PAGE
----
Sunbed legal age ignorance in Wales highlighted
Less than half of adults and a third of children know under 18s are banned from using sunbeds in Wales, an official survey has suggested.
The ban came into force in England and Wales in 2011, with further blocks in Wales on sunbed sales or hire to minors and unsupervised services in salons.
Cancer Research UK said prolonged exposure to UV light can cause cancer.
The Welsh Government said while people could have better knowledge, the duty of care rested with sunbed businesses.
Commissioned by the Welsh Government, the Survey of Sunbed Use in Wales asked 1,000 adults and 300 children, aged 10-16, questions about the tanning aid and was "designed to be representative of the population".
More than a fifth (22%) of adults said they had used a sunbed but 67% said they had not ever wanted to.
Of those who had, 42% said they did it "to look better", 32% to "get a base tan before holiday" and 25% to "feel healthier".
When asked the age at which people are legally allowed to use one in Wales, 47% correctly said 18, while 32% wrongly thought it was 16.
Only 36% of children questioned correctly identified the legal minimum age, with 30% saying it was 16.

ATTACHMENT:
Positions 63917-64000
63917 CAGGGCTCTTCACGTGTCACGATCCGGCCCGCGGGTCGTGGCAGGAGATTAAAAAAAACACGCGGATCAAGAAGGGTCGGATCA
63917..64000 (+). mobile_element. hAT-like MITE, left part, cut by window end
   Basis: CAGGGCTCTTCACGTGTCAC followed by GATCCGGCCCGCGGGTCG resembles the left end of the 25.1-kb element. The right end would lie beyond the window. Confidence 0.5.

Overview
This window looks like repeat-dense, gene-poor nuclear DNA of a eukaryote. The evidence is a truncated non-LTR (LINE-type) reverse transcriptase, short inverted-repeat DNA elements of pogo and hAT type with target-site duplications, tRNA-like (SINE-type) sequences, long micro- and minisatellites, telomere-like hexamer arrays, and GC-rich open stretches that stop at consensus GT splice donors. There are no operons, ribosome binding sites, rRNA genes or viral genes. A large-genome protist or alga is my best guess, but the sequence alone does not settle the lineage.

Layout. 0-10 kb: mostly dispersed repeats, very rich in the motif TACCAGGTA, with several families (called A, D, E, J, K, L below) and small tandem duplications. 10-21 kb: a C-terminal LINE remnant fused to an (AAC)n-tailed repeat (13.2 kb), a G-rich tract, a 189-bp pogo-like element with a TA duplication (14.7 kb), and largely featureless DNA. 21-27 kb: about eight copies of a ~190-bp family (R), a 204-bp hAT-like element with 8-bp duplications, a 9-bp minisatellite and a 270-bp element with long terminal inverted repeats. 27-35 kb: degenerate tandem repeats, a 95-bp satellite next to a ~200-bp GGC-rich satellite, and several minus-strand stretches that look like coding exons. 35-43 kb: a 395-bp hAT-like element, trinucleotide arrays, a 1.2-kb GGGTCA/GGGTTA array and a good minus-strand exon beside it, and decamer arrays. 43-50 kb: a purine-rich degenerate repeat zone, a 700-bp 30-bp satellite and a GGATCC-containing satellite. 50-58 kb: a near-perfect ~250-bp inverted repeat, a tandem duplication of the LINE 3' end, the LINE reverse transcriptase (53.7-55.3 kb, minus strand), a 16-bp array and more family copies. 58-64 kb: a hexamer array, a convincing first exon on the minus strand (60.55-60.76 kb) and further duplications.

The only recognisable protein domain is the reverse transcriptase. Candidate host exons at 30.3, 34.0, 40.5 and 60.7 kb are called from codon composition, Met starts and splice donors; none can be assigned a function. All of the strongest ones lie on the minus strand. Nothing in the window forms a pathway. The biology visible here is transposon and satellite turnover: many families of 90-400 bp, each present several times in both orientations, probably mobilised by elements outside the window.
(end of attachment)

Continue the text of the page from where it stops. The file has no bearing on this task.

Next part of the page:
The report said: "This may point to a need to raise awareness among younger people of the legal age for using sunbeds. However, as long as sunbed businesses verify the age of customers, it may not be a major concern."
Cancer Research UK said the figures were "not that surprising", given more than a third of young people had not heard of a sunbed and the majority of adults had not used one.
Emma Shields, of the charity, said: "Sunbed users may hope to feel healthier, but research has proven that UV light from sunbeds can damage the DNA in skin cells. Over time this damage builds up and can lead to malignant melanoma, the most dangerous form of skin cancer."
The charity, which runs the SunSmart safety campaign across the UK, said there were about 14,600 cases of skin cancer diagnosed in the UK every year and 770 in Wales - about 25 cases per 100,000 people for both.
Additional charges on the use of sunbeds were among several new possible taxes mooted for introduction by the Welsh Government.
Public Health Wales has said there was "no such thing as a safe tan", sunbeds were "not a safe alternative to sunbathing" and a tan was "not a sign of good health".
Matthew Gass, of the British Association of Dermatologists, said: "Better awareness of these regulations would make it harder for less scrupulous operators to fly under the radar, and might give parents pause for thought when considering home-use tanning machines."